On my first movie ordered for production, I was summoned to Vancouver, British Columbia, during Chol HaMoed Sukkot. A lengthy set of revisions helped me finesse Shemini Atzeret and Simchat Torah during pre-production (I worked round the clock both before and after), but the first erev Shabbat of actual shooting was scheduled to take place on a barge off a remote stretch of coast an hour north of the city. The weather was terrible–water scenes are always difficult–and the director said he categorically needed me there for on on-the-spot script revisions. The shoot wouldn’t end until an hour after candle lighting and I was informed that the only transportation back to the city was the single run of the crew bus. This was my first shoot and so far everything had been going magnificently. I didn’t want to upset that, so I simply avoided the issue until the last possible moment. At five o’clock Friday morning, as we were all loading onto the bus to head to the location, I said to the one Jewish producer as nonchalantly as I could, “Now how’s this going to work? I need to be back for Shabbat.” He looked at me as if I were joking.
“It’s at four-thirty,” I said. “Maybe I should rent a car.”
He saw I wasn’t joking, and was quickly adamant that my renting a car to leave the set early was absolutely out of the question. As I stared at him in disbelief and braced for combat, he countered that if anyone was going to rent me a car, it would be the company. He calculated, in fact, that my situation would actually help him. He had business to take care of in the city, and could now come out later in the morning in the rental car, which I could then drive back before Shabbat. Needless to say, I was both surprised and overwhelmed by the support, and even more so at two o’clock that afternoon when, an hour before I expected to leave myself, the producer started agitating to get me off the barge and back to the city in time for candle lighting. I can’t say he showed the same interest in Judaism as McCluskie did, but he was intrigued by the concept of someone other than his late grandfather keeping Shabbat. On several occasions afterward, he avowed how “healthy” he thought Shabbat sounded, and how much he admired anyone who “had it in them” to keep it.
“…he was intrigued by the concept of someone other than his late grandfather keeping Shabbat.”
On a different project, so deferential was another producer that when I was repeatedly trying to get hold of her for several days in a row and began to think she was avoiding my calls, she explained “Well, I know you won’t talk on the phone or do business after sundown. That’s difficult for us to work around, but I want you to know I think that’s really beautiful.”
“Sundown Friday,” I had to explain.
The three encounters were as instructive as they were surprising. Together, they turned out to be highlights in a series of events culminating in the humbling recognition that I had, in fact, been placed on that North Carolina film set specifically for McCluskie, and on that barge in Vancouver, and at every other milepost of my career, for others like him.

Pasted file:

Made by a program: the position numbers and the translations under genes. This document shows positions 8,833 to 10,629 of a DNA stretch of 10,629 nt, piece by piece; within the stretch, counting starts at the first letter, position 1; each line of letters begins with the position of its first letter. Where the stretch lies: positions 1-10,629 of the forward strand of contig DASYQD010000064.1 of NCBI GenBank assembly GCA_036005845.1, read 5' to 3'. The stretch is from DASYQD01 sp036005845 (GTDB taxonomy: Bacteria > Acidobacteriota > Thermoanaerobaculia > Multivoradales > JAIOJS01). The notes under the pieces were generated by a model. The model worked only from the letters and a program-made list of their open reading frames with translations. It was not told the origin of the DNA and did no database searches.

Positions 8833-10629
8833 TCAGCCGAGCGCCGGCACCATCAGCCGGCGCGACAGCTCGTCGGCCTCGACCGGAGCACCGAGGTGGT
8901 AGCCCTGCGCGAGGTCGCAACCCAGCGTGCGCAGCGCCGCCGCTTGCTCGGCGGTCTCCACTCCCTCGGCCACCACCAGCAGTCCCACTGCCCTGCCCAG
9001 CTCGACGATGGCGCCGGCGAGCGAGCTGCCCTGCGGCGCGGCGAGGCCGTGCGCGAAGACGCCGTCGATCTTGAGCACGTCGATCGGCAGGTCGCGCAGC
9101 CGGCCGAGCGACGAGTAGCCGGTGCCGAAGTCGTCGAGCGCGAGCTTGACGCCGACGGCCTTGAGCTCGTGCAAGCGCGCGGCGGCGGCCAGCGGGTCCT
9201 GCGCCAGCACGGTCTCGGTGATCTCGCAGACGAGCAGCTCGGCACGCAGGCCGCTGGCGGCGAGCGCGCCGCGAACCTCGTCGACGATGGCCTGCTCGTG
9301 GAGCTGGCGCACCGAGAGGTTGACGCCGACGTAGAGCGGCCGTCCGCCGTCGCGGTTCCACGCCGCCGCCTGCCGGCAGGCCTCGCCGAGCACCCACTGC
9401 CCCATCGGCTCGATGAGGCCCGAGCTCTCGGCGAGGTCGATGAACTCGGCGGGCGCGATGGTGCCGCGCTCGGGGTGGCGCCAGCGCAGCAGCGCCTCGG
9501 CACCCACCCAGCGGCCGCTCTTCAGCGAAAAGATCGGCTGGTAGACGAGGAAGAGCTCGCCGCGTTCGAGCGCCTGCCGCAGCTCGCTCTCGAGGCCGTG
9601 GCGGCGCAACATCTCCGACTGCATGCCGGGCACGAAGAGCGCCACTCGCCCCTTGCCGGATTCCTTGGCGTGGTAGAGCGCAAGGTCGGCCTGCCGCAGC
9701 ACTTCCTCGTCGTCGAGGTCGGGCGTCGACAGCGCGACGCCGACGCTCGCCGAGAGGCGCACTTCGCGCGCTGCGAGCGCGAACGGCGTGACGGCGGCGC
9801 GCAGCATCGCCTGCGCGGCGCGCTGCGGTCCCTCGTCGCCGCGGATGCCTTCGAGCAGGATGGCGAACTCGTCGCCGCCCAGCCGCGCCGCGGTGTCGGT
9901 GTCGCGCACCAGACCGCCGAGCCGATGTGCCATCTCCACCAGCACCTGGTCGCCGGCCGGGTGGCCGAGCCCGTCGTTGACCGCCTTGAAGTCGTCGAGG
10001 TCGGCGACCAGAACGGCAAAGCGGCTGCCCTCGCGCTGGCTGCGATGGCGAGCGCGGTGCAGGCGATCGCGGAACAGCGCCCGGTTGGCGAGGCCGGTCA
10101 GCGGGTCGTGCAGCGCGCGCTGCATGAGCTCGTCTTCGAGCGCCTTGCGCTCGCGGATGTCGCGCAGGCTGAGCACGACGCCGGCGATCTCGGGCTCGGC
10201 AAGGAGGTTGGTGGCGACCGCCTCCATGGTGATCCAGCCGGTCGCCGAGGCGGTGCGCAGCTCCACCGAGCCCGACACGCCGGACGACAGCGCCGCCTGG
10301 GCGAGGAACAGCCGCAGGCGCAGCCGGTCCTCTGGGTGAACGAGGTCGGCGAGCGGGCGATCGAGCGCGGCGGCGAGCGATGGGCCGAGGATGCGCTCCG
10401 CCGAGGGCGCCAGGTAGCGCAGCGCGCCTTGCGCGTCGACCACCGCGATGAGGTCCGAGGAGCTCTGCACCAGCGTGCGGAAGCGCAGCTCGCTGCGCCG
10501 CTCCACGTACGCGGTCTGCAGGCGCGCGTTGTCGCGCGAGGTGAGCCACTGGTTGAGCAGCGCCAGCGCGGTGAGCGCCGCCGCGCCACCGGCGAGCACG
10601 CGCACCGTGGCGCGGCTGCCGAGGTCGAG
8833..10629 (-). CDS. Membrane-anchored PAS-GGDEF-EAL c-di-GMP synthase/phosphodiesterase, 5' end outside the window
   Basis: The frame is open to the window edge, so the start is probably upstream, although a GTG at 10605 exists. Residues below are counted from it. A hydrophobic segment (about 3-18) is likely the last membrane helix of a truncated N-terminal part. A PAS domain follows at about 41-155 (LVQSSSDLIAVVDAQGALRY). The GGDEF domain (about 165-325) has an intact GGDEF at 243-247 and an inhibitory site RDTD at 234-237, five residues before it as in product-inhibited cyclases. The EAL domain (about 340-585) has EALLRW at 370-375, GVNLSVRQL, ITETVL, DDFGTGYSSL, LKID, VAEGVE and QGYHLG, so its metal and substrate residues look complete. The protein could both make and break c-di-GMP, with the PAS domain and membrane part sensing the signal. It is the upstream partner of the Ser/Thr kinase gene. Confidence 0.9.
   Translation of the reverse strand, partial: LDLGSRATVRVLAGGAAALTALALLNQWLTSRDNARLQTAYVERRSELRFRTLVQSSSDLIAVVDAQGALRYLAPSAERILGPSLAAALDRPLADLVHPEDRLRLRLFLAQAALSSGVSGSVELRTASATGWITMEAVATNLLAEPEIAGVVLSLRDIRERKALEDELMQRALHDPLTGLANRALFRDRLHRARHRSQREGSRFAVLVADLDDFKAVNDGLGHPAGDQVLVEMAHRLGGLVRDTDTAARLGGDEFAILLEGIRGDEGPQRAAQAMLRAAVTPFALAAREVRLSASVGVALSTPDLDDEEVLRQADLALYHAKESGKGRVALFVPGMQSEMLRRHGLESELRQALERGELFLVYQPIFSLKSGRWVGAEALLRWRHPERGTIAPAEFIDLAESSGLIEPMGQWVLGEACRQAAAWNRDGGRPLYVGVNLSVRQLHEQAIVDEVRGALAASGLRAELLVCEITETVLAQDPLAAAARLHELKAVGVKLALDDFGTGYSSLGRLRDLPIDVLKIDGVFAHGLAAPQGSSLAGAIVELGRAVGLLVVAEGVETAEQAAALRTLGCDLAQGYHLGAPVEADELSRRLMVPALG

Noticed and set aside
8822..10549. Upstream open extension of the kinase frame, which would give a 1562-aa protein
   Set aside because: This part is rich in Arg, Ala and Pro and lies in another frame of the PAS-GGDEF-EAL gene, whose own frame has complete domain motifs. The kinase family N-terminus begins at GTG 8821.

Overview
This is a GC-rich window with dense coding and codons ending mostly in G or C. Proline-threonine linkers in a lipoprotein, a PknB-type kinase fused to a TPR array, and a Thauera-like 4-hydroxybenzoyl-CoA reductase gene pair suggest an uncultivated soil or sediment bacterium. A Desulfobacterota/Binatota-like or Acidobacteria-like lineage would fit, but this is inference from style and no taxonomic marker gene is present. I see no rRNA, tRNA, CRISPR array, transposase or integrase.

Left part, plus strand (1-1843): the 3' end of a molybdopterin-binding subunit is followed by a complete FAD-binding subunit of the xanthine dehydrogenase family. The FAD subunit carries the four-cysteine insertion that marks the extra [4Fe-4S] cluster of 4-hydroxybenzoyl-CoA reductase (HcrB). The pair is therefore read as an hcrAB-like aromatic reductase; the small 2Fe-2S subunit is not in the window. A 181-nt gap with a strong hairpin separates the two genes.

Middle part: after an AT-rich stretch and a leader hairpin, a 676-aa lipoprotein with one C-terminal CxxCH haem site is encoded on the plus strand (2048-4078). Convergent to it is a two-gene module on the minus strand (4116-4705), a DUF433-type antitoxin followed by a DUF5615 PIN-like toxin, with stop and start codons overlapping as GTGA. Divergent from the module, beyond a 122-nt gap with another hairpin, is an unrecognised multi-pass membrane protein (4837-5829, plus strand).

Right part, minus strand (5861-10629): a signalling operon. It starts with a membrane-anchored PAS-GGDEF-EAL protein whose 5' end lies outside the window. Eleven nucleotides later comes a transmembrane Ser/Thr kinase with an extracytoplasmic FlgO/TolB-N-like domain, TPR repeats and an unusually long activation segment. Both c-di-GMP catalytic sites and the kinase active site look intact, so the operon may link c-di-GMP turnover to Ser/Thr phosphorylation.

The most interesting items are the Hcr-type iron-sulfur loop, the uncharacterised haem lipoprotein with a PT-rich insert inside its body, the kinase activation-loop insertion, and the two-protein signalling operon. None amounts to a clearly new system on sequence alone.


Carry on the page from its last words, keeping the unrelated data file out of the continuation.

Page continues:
As Jews, like it or not, we are all born into a specific profession, one primary job that we share with equal and awesome responsibility: that of kiddush Hashem, of sanctifying God’s name. I am indebted to Rabbi Elazar Muskin of Los Angeles for pointing out, in the name of the father of Chief Rabbi Lau, the special universality of this mitzvah: it is the only place in the entire Mishneh Torah where the Rambam uses the language kol beit Yisrael, “the entire house of Israel” for whom the mitzvah applies to. The unique language is taken to refer to the conduct of every Jewish man, woman and child, twenty-four/seven.
Within the Orthodox community, misperceptions about the entertainment industry abound. One is that the industry in general and television in particular have a specific agenda to promulgate values that are anti-Torah. When I was in film school in the mid-1980s, the then-head of programming at one of the networks came to guest-lecture to us. His first words were that he didn’t want us to be under any misapprehensions: “Commercial television,” he said, “is about filling the blanks between commercials so that viewers will stay to watch those commercials.” Like any other business, television has no agenda other than making money. It operates on the simple principle of supply and demand, and the networks and advertisers have extremely sophisticated research departments that monitor, with frightening accuracy, what viewers want at every half-hour of every day. At the moment, that determination includes a great deal of violence, sex and broad humor. Next year, if by some miracle it is found to include dramatizations of the Chidushei HaRitva, believe me, that is what we will see.